If in 2020, foreigners represented 6.4 percent of the total number of residents, in 2021 they became 6.8% (698,887 people), according to the 2022 Annual Statistical Report of the Migration Observatory.

“At the end of the decade, the country reaches unprecedented values of close to seven hundred thousand foreign residents, a number never before reached in Portugal”, reads the document.

The reasons for foreigners entering the country remain essentially associated with the study, family reunification, and retirement: in 2019 these three types of visas together represented 85.1 percent of the total number of residence visas issued at consular posts (46.6 percent for study, 14 percent for retirees and 24.5 percent for family reunification).

The trend was repeated in 2020, “when they represented 88 percent of all visas (53.6 percent for study, 12.8 percent for retired people and 21.6 percent for family reunification).

In 2021, they accounted for 82.4 percent of all residence visas issued (46.5 percent for study, 21.5 percent for retirees, and 14.4 percent for family reunification).

Positive impact

However, as the director of the Observatory, Catarina Reis Oliveira, author of the study, underlines, with Portugal in a situation of marked demographic aging, “not all immigration profiles will be able to alleviate the country’s demographic situation”, since retired foreigners “tend to reinforce the relative importance of elderly residents” and, unlike the immigrant population of working age and childbearing age, which the country has traditionally received in recent decades, “do not mitigate the demographic aging of the country”.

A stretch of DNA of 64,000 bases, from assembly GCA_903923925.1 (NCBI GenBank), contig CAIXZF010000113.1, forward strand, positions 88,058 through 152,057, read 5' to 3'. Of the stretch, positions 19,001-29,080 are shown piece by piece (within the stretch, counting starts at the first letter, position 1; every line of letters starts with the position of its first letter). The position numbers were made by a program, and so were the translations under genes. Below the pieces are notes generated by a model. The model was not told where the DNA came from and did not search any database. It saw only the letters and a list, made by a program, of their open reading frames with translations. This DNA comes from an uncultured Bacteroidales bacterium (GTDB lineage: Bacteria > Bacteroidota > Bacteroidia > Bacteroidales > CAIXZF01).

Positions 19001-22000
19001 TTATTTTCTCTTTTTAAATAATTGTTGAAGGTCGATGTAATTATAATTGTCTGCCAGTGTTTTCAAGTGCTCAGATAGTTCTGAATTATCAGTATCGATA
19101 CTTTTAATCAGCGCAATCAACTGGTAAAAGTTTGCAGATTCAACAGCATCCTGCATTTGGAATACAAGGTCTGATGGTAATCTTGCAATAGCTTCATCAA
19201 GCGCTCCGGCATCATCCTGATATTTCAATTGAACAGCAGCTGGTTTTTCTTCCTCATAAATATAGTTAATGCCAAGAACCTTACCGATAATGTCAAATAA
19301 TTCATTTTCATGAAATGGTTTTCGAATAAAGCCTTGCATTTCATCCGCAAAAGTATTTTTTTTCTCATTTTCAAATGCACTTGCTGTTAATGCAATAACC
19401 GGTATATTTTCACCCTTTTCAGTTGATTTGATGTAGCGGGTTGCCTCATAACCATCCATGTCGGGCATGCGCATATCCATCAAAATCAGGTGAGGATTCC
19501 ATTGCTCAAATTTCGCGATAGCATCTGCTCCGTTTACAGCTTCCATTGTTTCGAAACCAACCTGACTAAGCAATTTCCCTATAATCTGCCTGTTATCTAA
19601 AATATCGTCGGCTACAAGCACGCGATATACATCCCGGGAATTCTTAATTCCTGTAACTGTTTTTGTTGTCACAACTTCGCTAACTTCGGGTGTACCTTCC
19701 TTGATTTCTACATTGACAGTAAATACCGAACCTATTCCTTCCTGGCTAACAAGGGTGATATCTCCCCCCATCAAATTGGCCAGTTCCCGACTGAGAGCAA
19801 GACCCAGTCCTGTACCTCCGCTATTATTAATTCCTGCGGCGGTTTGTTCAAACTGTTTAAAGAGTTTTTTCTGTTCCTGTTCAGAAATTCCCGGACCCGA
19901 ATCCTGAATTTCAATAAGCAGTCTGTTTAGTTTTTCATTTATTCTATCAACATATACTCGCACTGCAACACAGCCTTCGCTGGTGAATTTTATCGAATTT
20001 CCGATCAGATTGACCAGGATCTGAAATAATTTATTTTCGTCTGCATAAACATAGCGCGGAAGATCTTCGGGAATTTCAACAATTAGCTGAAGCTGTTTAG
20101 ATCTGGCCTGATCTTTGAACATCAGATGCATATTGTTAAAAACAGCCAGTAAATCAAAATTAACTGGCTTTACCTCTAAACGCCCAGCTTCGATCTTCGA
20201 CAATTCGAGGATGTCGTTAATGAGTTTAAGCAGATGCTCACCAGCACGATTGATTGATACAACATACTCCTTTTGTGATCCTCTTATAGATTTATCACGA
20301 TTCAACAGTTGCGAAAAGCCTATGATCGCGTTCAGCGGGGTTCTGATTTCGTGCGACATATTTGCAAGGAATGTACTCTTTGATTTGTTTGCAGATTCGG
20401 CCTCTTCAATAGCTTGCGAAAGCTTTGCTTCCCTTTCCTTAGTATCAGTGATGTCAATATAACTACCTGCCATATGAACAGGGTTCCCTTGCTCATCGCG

There are municipalities in Portugal where more than a third of the resident population is foreign, reaching 41.2 percent in Vila do Bispo, 37.1 percent in Albufeira, and 35 percent in Lagos.

“The structure of the ten numerically most representative foreign nationalities in Portugal underwent some changes in the reference years of this report, namely associated with the increase in the number of nationals from some European countries (Italy, France and the United Kingdom) and Asia (India), and the decrease of some nationalities from the PALOP [Portuguese-speaking African countries] and Eastern Europe”, reads the document.